Locals consider tourist guide as a career – urges Minister


The International Tourists Guide Day has become synonymous with those interested in pursuing the Tourist Guide career.

As a build up to the celebration on February 21, Minister Marthinus van Schalkwyk visited Tulbagh, Church Street a picturesque town with thick, rich history to remind the locals of the importance of preserving culture and what tourist guide stands for.  

The Minister’s visit not only paid tribute to the role that professional tour guides play as brand ambassadors, but emphasized the importance of using registered tour guides only.

“Tour guiding is fast becoming an attractive career choice. Guides interact with people from all walks of life. It is therefore important that tour guides adequately acquaint themselves with all cultures,” said the Minister.

The National Department of Tourism is committed to promote and professionalize tourist guiding in South Africa, and is joining forces with other role players to establish national task team such as South African Police Service (SAPS), Home Affairs, the Cross-Border Road Transport Agency, metro police forces and some municipalities in an effort to combat illegal guiding.

The Department has developed the integrated tourist guide registration system, currently in a pilot stage, to fast-track registration of guides as well as to provide the public and the tourism industry with any information pertaining to guiding.

This includes an updated database of legally registered guides. Information will soon be disseminated via local radio stations and workshops.

“The most important characteristic for any aspiring guide, however, is definitely attitude. You need to have a passion for working with people, and a desire and willingness to learn.

The tour guiding sector is vast and fascinating, and includes nature guiding, culture guiding and adventure guiding,” says the Minister.

To qualify, one needs to undergo training from a service provider accredited to the Tourism, Hospitality and Sports Education and Training Authority (THETA).

Locals can obtain more information from provincial registrars. 

“At present, South Africa has more than 10 000 registered tour guides. One of the main reasons why we encourage you to use registered guides only is because the profession is regulated,” said Van Schalkwyk.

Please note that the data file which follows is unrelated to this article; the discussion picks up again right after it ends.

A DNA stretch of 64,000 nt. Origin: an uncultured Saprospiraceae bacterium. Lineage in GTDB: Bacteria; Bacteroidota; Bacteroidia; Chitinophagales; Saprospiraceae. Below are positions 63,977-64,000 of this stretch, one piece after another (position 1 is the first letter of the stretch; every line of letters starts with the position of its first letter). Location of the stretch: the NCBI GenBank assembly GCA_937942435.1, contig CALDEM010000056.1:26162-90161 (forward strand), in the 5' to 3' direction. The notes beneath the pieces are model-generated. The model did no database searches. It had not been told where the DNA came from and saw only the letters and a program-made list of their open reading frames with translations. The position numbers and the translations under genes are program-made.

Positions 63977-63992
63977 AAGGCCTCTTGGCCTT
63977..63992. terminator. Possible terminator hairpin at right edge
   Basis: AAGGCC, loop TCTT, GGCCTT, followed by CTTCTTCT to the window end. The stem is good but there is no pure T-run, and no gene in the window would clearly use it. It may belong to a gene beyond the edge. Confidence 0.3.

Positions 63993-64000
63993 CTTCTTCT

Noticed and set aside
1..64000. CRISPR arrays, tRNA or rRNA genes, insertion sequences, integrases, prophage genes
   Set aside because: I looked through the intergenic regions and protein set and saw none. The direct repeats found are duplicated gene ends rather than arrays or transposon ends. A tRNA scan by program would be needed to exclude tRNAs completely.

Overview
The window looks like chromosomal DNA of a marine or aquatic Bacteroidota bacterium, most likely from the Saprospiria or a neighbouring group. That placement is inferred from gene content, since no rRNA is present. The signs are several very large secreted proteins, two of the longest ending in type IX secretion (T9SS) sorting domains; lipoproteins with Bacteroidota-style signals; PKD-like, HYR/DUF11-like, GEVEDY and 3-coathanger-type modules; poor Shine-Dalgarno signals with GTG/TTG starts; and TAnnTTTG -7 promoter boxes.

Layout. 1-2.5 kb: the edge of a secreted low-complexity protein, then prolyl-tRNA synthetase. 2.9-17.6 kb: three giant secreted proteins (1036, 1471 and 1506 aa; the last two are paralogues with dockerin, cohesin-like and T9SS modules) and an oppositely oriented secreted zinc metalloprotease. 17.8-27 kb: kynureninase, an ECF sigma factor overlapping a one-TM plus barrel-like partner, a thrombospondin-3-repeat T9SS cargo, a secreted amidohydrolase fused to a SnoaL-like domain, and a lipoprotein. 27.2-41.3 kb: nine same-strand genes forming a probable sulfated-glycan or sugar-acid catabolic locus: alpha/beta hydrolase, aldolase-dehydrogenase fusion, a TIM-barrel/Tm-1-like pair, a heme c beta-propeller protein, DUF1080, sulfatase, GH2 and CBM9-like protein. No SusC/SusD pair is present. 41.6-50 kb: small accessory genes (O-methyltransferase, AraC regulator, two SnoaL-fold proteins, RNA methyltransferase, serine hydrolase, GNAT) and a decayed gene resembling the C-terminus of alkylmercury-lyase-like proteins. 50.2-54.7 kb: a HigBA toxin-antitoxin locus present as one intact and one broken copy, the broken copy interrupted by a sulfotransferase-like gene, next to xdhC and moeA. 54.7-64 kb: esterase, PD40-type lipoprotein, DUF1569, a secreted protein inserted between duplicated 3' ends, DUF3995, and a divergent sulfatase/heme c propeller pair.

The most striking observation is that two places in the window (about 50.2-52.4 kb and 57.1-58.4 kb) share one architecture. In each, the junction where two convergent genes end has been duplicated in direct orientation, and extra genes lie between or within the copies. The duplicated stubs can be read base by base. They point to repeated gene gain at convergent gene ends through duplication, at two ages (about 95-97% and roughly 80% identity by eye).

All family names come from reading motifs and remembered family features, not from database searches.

The registrars are there to verify the certification of your guide. The profession is further governed by a code of conduct and a code of ethics. Therefore, by using registered tour guides, visitors may not only rest assured that they will receive a professional service, but will also have a built-in feedback mechanism, he said.

The Minister went on to say:” The strategy to professionalize tourist guiding in South Africa is now in place. Tourist guide associations and all other key stakeholders in the tourism family made significant contributions to the strategy.

An implementation plan will soon be completed, and the strategy’s recommendations will be implemented in the 2011/12 financial year.”

Already, the Department is engaging with Southern African Development Community (SADC) countries to discuss the harmonization of training standards across the region.

This move will present opportunities for registered guides to extend their services across the borders.

An initiative by the local tourism bureau had seen the training of a group of petrol attendants in their local tourism offerings. This would give them an opportunity to be brand ambassadors for their town.

When visitors stop at the filling station, they are now equipped to give tourism advice.

The Minister commended them for their commitment, enthusiasm and winning attitude.

After all, while not everyone can be a tour guide, everybody can be a brand ambassador for this country.

Mpho Moeti, chief registrar at Gauteng Tourism Authority said this year, they will be embarking on a campaign to encourage the public, and particularly youth’s to consider tourists guide as a career.

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